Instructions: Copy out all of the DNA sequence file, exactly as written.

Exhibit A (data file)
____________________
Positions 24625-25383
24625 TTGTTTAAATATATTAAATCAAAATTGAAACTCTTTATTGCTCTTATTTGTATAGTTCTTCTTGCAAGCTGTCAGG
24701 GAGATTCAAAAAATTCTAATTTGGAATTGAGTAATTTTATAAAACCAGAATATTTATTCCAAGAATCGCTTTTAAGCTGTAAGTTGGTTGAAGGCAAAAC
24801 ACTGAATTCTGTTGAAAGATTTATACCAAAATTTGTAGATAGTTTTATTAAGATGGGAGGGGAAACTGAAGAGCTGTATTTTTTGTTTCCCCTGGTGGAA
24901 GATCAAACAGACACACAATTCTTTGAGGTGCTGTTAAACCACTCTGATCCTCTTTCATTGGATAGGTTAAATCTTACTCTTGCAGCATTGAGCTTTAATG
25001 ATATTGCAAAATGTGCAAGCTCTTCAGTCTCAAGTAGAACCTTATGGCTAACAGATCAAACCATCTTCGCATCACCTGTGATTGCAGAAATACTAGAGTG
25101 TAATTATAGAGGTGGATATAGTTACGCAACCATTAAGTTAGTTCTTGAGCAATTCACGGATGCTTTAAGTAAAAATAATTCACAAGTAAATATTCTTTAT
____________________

Positions 24625-25383
24625 TTGTTTAAATATATTAAATCAAAATTGAAACTCTTTATTGCTCTTATTTGTATAGTTCTTCTTGCAAGCTGTCAGG
24701 GAGATTCAAAAAATTCTAATTTGGAATTGAGTAATTTTATAAAACCAGAATATTTATTCCAAGAATCGCTTTTAAGCTGTAAGTTGGTTGAAGGCAAAAC
24801 ACTGAATTCTGTTGAAAGATTTATACCAAAATTTGTAGATAGTTTTATTAAGATGGGAGGGGAAACTGAAGAGCTGTATTTTTTGTTTCCCCTGGTGGAA
24901 GATCAAACAGACACACAATTCTTTGAGGTGCTGTTAAACCACTCTGATCCTCTTTCATTGGATAGGTTAAATCTTACTCTTGCAGCATTGAGCTTTAATG
25001 ATATTGCAAAATGTGCAAGCTCTTCAGTCTCAAGTAGAACCTTATGGCTAACAGATCAAACCATCTTCGCATCACCTGTGATTGCAGAAATACTAGAGTG
25101 TAATTATAGAGGTGGATATAGTTACGCAACCATTAAGTTAGTTCTTGAGCAATTCACGGATGCTTTAAGTAAAAATAATTCACAAGTAAATATTCTTTAT